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Nora. - That I no longer believe. I think that before all else I am a human being, just as much as you are — or at least I will try to become one. I know that most people agree with you, Torvald, and that they say so in books. But henceforth I can't be satisfied with what most people say, and what is in books. I must think things out for myself, and try to get clear about them.
Helmer.- Are you not clear about your place in your own home? Have you not an infallible guide in questions like these? Have you not religion ?
Nora. - O Torvald, I don't know properly what religion is. Helmer. What do you mean?
Nora. — I know nothing but what our clergyman told me when I was confirmed. He explained that religion was this and that. When I get away from here and stand alone, I will look into that matter too. I will see whether what he taught me is true, or at any rate whether it is true for me.
Helmer. – Oh, this is unheard of! But if religion cannot keep you right, let me appeal to your conscience — for I suppose you have some moral feeling? Or, answer me: perhaps you have none ?
Nora. - Well, Torvald, it's not easy to say. I really don't know — I am all at sea about these things. I only know that I think quite differently from you about them. I hear too that the laws are different from what I thought; but I can't believe that they are right. It appears that a woman has no right to spare her dying father, or to save her husband's life. I don't believe that.
Helmer.- You talk like a child. You don't understand the society in which Nora. —No, I don't. But I shall
But I shall try to. I must make up my mind which is right — society or I.
Helmer. — Nora, you are ill, you are feverish. I almost think you are out of your senses.
Nora. — I have never felt so much clearness and certainty as to-night.
Helmer. — You are clear and certain enough to forsake husband and children?
Nora. — Yes, I am.
Nora. — No, that is just it.
Nora. - Oh, I'm so sorry, Torvald; for you've always been so kind to me. But I can't help it. I do not love you any longer.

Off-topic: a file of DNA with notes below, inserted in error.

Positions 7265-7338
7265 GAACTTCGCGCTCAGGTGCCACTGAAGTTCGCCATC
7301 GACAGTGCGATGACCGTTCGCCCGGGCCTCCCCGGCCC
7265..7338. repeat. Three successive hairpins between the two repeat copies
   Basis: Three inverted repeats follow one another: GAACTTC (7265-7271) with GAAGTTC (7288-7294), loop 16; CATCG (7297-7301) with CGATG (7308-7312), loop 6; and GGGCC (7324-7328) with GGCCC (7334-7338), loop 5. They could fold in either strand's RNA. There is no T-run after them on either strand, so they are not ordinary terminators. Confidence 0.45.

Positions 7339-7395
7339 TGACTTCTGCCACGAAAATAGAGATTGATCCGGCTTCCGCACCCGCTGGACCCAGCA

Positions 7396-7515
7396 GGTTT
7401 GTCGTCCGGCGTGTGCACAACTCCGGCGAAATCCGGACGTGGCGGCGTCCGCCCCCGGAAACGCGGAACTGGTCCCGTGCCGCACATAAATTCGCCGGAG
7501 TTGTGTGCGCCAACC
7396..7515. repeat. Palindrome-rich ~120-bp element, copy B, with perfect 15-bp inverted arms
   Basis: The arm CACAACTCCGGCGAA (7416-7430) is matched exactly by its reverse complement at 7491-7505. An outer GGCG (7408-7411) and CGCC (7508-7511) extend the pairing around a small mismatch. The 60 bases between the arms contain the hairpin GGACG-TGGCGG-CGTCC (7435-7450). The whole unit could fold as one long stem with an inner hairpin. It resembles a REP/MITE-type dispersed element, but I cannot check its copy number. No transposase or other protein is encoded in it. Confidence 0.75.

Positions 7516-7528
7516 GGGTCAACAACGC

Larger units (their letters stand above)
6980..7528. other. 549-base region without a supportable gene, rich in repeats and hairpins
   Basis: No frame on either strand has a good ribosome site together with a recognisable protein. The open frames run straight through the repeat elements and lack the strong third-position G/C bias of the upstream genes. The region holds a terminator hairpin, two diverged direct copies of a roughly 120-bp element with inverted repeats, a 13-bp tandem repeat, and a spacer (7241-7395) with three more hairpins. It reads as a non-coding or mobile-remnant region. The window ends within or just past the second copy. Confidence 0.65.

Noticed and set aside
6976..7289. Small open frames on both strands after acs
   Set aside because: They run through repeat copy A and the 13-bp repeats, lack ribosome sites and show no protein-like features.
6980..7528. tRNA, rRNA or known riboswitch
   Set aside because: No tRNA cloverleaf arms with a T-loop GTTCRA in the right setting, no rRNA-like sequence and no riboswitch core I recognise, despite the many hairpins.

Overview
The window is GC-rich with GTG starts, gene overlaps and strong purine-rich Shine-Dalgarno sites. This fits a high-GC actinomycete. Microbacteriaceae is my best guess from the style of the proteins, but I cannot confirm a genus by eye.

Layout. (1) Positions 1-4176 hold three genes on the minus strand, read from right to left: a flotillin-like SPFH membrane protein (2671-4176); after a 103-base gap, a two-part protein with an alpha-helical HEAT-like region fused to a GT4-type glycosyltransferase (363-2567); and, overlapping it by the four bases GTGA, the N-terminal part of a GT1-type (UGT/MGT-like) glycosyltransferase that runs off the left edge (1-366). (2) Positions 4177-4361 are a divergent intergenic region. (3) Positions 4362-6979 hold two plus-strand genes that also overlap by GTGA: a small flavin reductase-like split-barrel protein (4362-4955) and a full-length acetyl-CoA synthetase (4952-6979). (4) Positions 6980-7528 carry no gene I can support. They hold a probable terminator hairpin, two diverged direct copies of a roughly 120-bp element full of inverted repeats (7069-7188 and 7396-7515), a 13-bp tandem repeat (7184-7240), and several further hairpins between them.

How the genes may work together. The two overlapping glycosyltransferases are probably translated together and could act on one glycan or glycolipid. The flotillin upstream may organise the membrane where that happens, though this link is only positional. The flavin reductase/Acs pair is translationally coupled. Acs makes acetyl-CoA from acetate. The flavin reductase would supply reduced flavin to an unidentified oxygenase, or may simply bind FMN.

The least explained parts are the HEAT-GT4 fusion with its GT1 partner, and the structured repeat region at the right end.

Helmer [keeping his composure with difficulty). — Are you clear and certain on this point too?
Nora. — Yes, quite. That is why I won't stay here any longer.
Helmer. And can you also make clear to me how I have forfeited your love?
Nora. — Yes, I can. It was this evening, when the miracle did not happen; for then I saw you were not the man I had taken you for.
Helmer. — Explain yourself more clearly: I don't understand.
Nora. — I have waited so patiently all these eight years; for of course I saw clearly enough that miracles do not happen every day. When the crushing blow threatened me, I said to myself confidently, “Now comes the miracle!” When Krogstad's letter lay in the box, it never occurred to me that you would think of submitting to that man's conditions. I was convinced that you would say to him, “Make it known to all the world ”; and that then Helmer. - Well?
Well? When I had given my own wife's name up to disgrace and shame - ?
Nora. — Then I firmly believed that you would come forward, take everything upon yourself, and say, “I am the guilty one.”
Helmer. - Nora !
Nora. - You mean I would never have accepted such a sacrifice? No, certainly not. But what would my assertions have been worth in opposition to yours? That was the miracle that I hoped for and dreaded. And it was to hinder that that I wanted to die.
Helmer. – I would gladly work for you day and night, Nora, - bear sorrow and want for your sake, — but no man sacrifices his honor, even for one he loves.
Nora. — Millions of women have done so.
Nora. — Very likely. But you neither think nor talk like the man I can share